Bryant & May and the Burning Man, Bantam, 416 pp., $26.00.


Review: In a Dark, Dark Wood by Ruth Ware

Ruth Ware employs the murder at an English country estate device to a mostly satisfying effect in her first novel, In a Dark, Dark Wood.  In doing so, Ware creates a crazy quilt of characters and a plot that is part mystery and part thriller.  The mostly likable narrator, Nora, is a crime fiction writer living in London who receives an invitation to attend a “hen” –a kind of bachelorette party– being thrown for Claire, her childhood best friend.  The hen takes place at an isolated country house and, as Nora has not seen Claire in years due to an unspecified falling out, the stage is set for some obvious drama.  Shortly after arriving, Nora learns that Claire is going to marry Nora’s ex-boyfriend and the discomfort level quickly ratchets up to eleven.  To make things worse, Nora soon realizes that Flo, Claire’s friend who organized the hen, is mentally unstable.  Add to this a landline that inexplicably stops working, nonexistent cell phone reception, a mysterious set of footprints in the snow leading to the backdoor of the house and an unloaded shotgun over the fireplace and it is clear that something very bad is going to happen.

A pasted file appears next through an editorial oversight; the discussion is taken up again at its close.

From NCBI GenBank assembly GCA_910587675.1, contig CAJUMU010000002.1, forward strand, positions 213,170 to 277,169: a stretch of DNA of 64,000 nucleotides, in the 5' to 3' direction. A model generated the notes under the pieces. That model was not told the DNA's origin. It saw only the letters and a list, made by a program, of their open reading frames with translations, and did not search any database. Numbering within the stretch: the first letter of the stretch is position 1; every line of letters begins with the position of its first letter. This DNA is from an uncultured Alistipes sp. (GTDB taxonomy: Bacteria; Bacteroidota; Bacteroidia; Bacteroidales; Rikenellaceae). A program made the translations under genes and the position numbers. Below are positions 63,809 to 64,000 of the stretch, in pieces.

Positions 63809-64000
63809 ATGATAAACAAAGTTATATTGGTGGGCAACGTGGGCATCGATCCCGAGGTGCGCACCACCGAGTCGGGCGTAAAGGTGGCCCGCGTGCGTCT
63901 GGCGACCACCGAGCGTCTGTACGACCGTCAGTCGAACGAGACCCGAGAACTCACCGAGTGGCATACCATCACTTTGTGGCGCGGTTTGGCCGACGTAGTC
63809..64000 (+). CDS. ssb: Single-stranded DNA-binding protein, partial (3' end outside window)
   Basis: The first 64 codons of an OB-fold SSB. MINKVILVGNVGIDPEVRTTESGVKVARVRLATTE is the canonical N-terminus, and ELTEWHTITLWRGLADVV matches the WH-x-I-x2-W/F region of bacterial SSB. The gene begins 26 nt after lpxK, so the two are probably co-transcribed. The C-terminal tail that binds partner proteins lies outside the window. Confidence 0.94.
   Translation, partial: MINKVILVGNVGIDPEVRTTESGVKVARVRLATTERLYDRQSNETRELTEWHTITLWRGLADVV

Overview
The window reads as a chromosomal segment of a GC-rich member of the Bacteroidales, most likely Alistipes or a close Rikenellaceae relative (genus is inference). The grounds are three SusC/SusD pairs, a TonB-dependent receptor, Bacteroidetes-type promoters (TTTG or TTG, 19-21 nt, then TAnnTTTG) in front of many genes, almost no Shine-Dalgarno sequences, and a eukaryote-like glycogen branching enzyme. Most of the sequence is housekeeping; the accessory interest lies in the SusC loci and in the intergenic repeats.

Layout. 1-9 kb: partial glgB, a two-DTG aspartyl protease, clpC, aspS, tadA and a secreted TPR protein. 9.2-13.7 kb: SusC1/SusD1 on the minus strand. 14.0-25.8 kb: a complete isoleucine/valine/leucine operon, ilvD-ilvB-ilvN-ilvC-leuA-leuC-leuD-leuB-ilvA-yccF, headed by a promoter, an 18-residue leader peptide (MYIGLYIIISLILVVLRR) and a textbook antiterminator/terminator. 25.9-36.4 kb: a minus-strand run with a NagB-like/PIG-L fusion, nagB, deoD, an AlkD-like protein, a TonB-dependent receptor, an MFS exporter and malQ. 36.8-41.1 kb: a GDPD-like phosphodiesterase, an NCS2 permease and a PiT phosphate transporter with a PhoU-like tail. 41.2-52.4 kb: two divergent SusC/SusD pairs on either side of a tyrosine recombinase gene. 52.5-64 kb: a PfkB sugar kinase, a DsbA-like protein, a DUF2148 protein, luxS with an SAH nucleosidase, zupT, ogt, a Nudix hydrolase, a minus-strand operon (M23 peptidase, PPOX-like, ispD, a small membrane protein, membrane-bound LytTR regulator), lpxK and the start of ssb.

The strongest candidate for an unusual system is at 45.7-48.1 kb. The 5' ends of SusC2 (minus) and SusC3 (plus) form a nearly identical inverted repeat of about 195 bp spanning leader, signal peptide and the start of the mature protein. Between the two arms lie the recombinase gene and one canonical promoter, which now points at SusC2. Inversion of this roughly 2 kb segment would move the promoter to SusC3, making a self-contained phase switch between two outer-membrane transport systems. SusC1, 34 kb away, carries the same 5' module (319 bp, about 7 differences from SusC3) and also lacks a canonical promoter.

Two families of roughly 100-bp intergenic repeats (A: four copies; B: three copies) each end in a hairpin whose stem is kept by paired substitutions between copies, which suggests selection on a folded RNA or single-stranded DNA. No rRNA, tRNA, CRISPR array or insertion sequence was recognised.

Although In a Dark, Dark Wood is the debut novel from Ruth Ware, she has experience in the publishing business and her knowledge is evident in both the structure and pacing of the novel.  Her prose is fluid and the pages fly by so quickly you will be tempted to read the book in one sitting.  Despite these strengths, the book is not without it’s problems.  You will almost certainly guess the murderer’s identity early on making you wonder why the narrator hasn’t figured this out too.  In the latter part of the book the narrator seems frustratingly obtuse about criminal investigations and engages in some behavior that feels suspiciously like plot manipulation.  These issues were not enough to make me want to fling the book against the wall in disgust but there was some serious eye rolling going on.  Still, the dialogue is sharp and although this is more a light mystery than a thriller, there are several moments of tension and outright fear that are well written.  Despite the plot problems I enjoyed this book in large part because of Ware’s writing and the interesting characters.  All in all a solid debut novel from an author I looked forward to following.